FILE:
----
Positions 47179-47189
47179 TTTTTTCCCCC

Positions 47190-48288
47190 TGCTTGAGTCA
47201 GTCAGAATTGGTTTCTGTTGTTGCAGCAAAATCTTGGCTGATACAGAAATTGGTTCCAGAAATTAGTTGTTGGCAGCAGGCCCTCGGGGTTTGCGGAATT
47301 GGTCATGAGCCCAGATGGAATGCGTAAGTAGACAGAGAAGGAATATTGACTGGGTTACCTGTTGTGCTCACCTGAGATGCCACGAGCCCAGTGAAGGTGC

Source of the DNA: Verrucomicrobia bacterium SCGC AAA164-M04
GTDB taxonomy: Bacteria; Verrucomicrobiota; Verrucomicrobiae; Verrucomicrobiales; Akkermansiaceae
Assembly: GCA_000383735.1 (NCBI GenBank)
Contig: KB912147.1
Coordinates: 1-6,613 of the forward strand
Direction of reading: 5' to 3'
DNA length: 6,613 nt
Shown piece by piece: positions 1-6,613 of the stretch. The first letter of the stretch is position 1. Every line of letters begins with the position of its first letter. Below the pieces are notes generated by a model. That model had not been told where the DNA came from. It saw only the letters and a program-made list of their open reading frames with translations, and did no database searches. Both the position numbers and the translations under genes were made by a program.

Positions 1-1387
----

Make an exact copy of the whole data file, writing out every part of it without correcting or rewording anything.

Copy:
Positions 47179-47189
47179 TTTTTTCCCCC

Positions 47190-48288
47190 TGCTTGAGTCA
47201 GTCAGAATTGGTTTCTGTTGTTGCAGCAAAATCTTGGCTGATACAGAAATTGGTTCCAGAAATTAGTTGTTGGCAGCAGGCCCTCGGGGTTTGCGGAATT
47301 GGTCATGAGCCCAGATGGAATGCGTAAGTAGACAGAGAAGGAATATTGACTGGGTTACCTGTTGTGCTCACCTGAGATGCCACGAGCCCAGTGAAGGTGC

Source of the DNA: Verrucomicrobia bacterium SCGC AAA164-M04
GTDB taxonomy: Bacteria; Verrucomicrobiota; Verrucomicrobiae; Verrucomicrobiales; Akkermansiaceae
Assembly: GCA_000383735.1 (NCBI GenBank)
Contig: KB912147.1
Coordinates: 1-6,613 of the forward strand
Direction of reading: 5' to 3'
DNA length: 6,613 nt
Shown piece by piece: positions 1-6,613 of the stretch. The first letter of the stretch is position 1. Every line of letters begins with the position of its first letter. Below the pieces are notes generated by a model. That model had not been told where the DNA came from. It saw only the letters and a program-made list of their open reading frames with translations, and did no database searches. Both the position numbers and the translations under genes were made by a program.

Positions 1-1387